Renaming the Norwood Lateral: The disasterous and toxic memory of Barack Obama


You might have heard that a group of progressive liberals want to rename the Norwood Lateral in Cincinnati after Barack Obama. At first this seemed like a terrible idea–absolutely appalling. Obama will be known in history as one of the most terrible American presidents ever—even worse than the worst. I don’t say that as a racist because I’m not—I would have gladly voted for Alan Keys, Herman Cain, or Ben Carson—skin color doesn’t concern me in the least. Rather it is the content of the character of the public official and Obama is dreadfully lacking. I do sometimes use the Norwood Lateral to get back over to I-75 when visiting downtown. If Obama’s name were on the road I would likely find another way—just because I would hesitate to use a road with Obama’s name on it even if it saved me some time. Channel 12 news reported the attempt this way:

NORWOOD, Ohio (Angenette Levy) — The Norwood Lateral could be renamed for President Barack Obama. State Sen. Eric Kearney has introduced legislation in the state legislature to rename State Route 562 for the nation’s 44rd president. “The Norwood Lateral would be renamed the Barack Obama Norwood Lateral because we have the Ronald Reagan Cross County Highway and so it would be a complimentary type of naming opportunity,” Sen. Kearney said. Kearney was a supporter of President Obama’s during his two election campaigns. Kearney said President Obama deserves the honor because he won Hamilton County twice as President Ronald Reagan did in the 1980’s. State Route 126 – also known as Cross County Highway – was named for Reagan in the 1990’s after he left office. “I don’t have a problem with that. I like President Obama,” said Norwood resident Charles Gatling. Norwood Mayor Tom Williams, a conservative democrat, wants the lateral’s name to stay the same.  “I’m as opposed to it as I can get,” Mayor Williams said.

I am likely even more opposed to Barack Obama having a cat named after him, let alone a tax payer funded road. But, after some consideration, it might actually be appropriate as the Norwood Lateral actually does represent the Obama presidency. After all, the road does run past the parking lot that used to be the Norwood General Motors plant which used to build Camaros. Unions killed the productivity at that plant and now the jobs are gone. Also, the Norwood Lateral runs past the empty lot that used to be the Showcase Cinemas of Cincinnati—one of the largest and best movie theaters in the Midwest—just twenty years ago. Now it’s gone and is an empty lot filled with grass growing between the cracks in the pavement. Also, the Norwood Lateral runs by homes that used to be some of the best in the city, but are now considered Section 8 as government intrusion into the neighborhoods there have built a dependency culture that has destroyed the local economy and crushed future investment. Where the Norwood Lateral begins used to stand Cincinnati Milacron, a vast campus of precision machinery manufacturing that dried up and died by the year 2000, just eight years before Barack Obama became president—liberal policies and a nation of labor unions killed the machining market in America giving no place to go for Cincinnati Milacron but to close. Now the buildings which used to make such technical wonders are gone and replaced by some retail shopping selling shoes and cloths made in China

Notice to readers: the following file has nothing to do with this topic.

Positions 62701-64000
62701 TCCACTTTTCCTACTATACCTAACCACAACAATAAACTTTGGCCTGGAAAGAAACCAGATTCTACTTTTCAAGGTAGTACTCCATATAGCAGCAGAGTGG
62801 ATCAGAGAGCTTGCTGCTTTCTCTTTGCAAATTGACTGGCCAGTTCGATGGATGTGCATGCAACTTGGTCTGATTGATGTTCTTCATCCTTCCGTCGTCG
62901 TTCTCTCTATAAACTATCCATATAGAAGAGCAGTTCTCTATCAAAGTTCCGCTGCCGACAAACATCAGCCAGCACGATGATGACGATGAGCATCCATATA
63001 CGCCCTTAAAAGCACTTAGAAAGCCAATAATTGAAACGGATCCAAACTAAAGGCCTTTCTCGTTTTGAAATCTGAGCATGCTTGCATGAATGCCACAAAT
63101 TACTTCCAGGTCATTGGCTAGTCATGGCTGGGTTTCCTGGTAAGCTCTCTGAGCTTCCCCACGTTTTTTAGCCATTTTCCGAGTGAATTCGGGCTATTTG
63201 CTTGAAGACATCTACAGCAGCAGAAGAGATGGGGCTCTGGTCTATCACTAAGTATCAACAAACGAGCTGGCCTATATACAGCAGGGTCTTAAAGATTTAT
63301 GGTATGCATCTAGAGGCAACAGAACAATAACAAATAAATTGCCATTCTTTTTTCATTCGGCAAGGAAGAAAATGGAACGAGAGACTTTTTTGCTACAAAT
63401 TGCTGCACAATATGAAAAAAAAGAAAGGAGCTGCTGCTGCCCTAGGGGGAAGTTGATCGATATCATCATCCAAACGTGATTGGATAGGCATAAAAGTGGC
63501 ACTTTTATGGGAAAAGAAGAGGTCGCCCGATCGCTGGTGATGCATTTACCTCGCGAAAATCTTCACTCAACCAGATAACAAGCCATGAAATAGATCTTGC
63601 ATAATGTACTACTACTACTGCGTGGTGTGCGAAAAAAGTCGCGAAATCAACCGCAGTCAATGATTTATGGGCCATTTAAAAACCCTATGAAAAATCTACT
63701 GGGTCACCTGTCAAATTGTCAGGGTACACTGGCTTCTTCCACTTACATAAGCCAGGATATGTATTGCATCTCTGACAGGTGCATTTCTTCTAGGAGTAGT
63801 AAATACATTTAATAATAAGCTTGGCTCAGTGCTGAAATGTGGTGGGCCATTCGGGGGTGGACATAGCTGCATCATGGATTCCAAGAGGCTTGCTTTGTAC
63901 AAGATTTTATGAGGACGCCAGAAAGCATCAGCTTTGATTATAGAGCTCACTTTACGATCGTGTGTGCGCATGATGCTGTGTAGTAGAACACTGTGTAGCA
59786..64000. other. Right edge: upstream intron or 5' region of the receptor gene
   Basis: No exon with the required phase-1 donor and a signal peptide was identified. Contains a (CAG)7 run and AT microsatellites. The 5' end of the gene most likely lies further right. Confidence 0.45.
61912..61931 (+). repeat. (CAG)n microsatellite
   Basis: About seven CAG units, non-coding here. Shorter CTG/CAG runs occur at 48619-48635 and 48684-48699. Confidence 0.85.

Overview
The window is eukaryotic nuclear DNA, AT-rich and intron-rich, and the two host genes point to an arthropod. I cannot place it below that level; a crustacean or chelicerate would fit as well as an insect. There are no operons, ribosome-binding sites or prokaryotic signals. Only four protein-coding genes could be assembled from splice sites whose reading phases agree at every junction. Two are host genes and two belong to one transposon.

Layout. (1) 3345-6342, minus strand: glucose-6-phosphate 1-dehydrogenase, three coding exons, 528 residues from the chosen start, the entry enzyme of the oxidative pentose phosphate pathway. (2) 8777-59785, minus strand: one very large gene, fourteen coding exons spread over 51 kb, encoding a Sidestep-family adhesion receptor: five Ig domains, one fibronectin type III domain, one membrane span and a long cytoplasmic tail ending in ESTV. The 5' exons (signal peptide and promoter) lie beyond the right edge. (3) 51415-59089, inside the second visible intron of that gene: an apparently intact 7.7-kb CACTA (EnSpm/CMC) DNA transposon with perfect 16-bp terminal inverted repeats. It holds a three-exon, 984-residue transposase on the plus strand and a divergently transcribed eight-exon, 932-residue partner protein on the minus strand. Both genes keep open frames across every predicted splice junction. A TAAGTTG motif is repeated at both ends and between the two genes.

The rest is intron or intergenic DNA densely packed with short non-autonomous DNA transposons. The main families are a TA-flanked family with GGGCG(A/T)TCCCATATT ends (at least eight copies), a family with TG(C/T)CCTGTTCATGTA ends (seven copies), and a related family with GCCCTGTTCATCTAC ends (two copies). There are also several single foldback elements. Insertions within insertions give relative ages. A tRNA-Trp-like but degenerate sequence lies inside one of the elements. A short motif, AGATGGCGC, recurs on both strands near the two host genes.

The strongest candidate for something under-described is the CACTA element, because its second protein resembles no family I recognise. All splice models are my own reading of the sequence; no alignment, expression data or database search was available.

Perhaps the Norwood Lateral should be named after Barack Obama after all, as it represents what he has done to the nation of America during his tenure. I won’t drive on it any longer, but others who voted for that complete idiot would and could reap the world they helped to create—lost businesses, welfare expansion, and redistribution of wealth. The only thing Obama has created during his presidency was a wasteland. He will be the first president since perhaps the Civil War that has left America less than it was before he was first elected—a depleted place destroyed by progressive politics and old hippie economic philosophy.

There would be nothing worse for the economic development of Norwood going into the future than to remind Americans of such a ridiculously stupid and terrible president than to force them to see his name each time they drive down the Norwood Lateral. Social degenerates will love to see the name of their religious savior who stole from the productive and gave to the lazy, but unfortunately for Norwood the entire community will trend toward the latter and not the former, dooming the city forever. At least the current mayor of Norwood is smart enough to understand just how toxic the name of Barack Obama will be in the future. Obama is still fashionable among radical groups for the time being, but that window is quickly closing as history is about to cast its opinion of the debacle for posterity.

What’s even worse than the possibility of naming the Norwood Lateral after Obama, it is the sheer stupidity of suggesting it in the first place as the news headlines are currently filled with his immense failures. It is a terrible idea brought forth with equally terrible timing. Naming the Norwood Lateral after the diminished president would seal the fate of Norwood forever—because there are people who feel even stronger about the guy than me and just the site of such a name is enough to cause them to go someplace else. It’s not due to race, but the reminder of such a failure. Nobody wants to remember the terrible game their favorite team played, nobody wants to remember the time they did something embarrassing—and nobody will want to remember a president who was such a sheer failure. They will do whatever they can to overlook that failure in the future and those who wish to remember are the types who are capable of nothing short of destruction.